Immersive virtual reality for science learning: Design, implementation, and evaluation

Henry Matovu*, Dewi Ayu Kencana Ungu, Mihye Won, Chin Chung Tsai, David F. Treagust, Mauro Mocerino, Roy Tasker

*Corresponding author for this work

Research output: Contribution to journalReview articlepeer-review

2 Citations (Scopus)

Abstract

The advanced visualisation and interactive capabilities make immersive virtual reality (IVR) attractive for educators to investigate its educational benefits. This research reviewed 64 studies published in 2016–2020 to understand how science educators designed, implemented, and evaluated IVR-based learning. The immersive design features (sensory, actional, narrative, and social) originally suggested by Dede provided the framework for the analysis of IVR designs. Educators commonly adopted IVR to better aid visualisation of abstract concepts and enhance learning experience. IVR applications tended to have sensory and actional features, leaving out narrative and social features. Learning theories did not appear to play a strong role in the design, implementation, and evaluation of IVR-based learning. Participants generally reported their IVR experiences as positive on engagement and motivation but the learning outcomes were mixed. No particular immersive design features were identified to result in better learning outcomes. Careful consideration of the immersive design features in alignment with the rationales for adopting IVR and evaluation methods may contribute to more productive investigations of the educational benefits of IVR to improve science teaching and learning.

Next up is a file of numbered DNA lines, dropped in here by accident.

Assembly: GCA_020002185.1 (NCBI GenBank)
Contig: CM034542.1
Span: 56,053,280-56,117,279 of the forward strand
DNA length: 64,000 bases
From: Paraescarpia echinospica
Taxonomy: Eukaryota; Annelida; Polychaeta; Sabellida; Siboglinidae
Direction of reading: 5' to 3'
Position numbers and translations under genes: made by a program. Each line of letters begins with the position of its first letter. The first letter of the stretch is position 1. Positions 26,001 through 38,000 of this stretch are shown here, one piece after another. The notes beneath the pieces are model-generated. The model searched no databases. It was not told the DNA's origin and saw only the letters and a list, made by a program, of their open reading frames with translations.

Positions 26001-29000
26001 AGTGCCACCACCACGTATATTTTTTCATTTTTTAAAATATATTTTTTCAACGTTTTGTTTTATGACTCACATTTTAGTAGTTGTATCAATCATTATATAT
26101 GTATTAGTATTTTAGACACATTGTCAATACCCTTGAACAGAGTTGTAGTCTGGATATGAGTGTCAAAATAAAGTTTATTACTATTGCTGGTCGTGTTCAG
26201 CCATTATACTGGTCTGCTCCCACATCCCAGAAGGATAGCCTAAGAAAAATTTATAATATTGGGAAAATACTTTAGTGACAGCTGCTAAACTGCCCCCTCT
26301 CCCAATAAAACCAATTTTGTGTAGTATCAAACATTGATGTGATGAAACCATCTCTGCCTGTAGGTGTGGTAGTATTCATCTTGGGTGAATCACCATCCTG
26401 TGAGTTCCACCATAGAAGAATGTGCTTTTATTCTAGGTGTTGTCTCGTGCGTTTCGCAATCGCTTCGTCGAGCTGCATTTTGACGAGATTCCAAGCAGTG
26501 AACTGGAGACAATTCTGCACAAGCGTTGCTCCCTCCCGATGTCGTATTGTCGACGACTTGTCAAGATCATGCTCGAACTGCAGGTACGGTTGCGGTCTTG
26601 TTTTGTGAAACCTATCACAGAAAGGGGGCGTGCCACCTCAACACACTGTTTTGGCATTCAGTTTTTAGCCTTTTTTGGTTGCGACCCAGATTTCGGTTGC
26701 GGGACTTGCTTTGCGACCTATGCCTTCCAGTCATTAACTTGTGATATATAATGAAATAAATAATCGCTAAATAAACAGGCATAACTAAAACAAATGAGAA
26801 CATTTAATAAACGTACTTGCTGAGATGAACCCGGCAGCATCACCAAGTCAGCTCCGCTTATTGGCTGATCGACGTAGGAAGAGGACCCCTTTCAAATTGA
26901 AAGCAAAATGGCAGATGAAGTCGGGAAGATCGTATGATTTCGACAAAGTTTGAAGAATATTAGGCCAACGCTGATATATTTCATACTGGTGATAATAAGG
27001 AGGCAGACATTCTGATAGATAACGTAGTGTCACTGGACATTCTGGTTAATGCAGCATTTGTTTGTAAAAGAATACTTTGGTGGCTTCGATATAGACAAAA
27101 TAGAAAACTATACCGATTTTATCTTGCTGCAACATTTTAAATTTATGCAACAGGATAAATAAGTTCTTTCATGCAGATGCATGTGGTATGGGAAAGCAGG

Original languageEnglish
JournalStudies in Science Education
DOIs
Publication statusAccepted/In press - 2022

Keywords

  • Chemistry education
  • human-computer interaction
  • Immersive virtual reality
  • science education
  • technology-enhanced learning

ASJC Scopus subject areas

  • Education

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